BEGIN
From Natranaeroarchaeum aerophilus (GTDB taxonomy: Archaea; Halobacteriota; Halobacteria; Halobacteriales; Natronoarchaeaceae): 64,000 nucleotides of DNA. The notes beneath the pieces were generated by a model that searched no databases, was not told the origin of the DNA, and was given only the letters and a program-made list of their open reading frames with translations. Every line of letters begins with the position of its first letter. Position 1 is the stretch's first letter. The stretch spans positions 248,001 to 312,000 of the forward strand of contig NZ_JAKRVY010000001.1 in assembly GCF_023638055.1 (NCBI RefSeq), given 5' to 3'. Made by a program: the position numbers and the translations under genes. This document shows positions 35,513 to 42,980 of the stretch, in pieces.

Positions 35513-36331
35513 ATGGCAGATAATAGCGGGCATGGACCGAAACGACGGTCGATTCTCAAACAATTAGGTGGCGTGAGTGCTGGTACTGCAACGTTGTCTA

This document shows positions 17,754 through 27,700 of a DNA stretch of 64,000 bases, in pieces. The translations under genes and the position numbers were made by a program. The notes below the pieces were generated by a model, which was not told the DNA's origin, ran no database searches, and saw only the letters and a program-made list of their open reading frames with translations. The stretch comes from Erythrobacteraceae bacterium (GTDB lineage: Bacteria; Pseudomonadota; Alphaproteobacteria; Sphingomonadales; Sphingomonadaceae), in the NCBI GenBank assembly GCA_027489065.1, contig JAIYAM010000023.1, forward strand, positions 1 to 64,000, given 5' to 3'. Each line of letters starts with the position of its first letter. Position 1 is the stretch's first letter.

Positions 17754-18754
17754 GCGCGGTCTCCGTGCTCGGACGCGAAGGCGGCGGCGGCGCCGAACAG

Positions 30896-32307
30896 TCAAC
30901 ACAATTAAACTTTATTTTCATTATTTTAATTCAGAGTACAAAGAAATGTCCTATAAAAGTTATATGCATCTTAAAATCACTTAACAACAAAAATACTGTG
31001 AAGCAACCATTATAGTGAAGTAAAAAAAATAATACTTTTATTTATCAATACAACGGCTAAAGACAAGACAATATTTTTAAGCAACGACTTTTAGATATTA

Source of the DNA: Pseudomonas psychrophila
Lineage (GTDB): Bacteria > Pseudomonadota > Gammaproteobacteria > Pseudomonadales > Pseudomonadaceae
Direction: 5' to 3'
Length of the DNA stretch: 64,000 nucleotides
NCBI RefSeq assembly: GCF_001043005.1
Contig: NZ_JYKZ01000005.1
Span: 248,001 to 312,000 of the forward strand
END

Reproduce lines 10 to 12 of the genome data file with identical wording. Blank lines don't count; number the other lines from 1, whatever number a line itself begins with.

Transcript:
31001 AAGCAACCATTATAGTGAAGTAAAAAAAATAATACTTTTATTTATCAATACAACGGCTAAAGACAAGACAATATTTTTAAGCAACGACTTTTAGATATTA

Source of the DNA: Pseudomonas psychrophila
Lineage (GTDB): Bacteria > Pseudomonadota > Gammaproteobacteria > Pseudomonadales > Pseudomonadaceae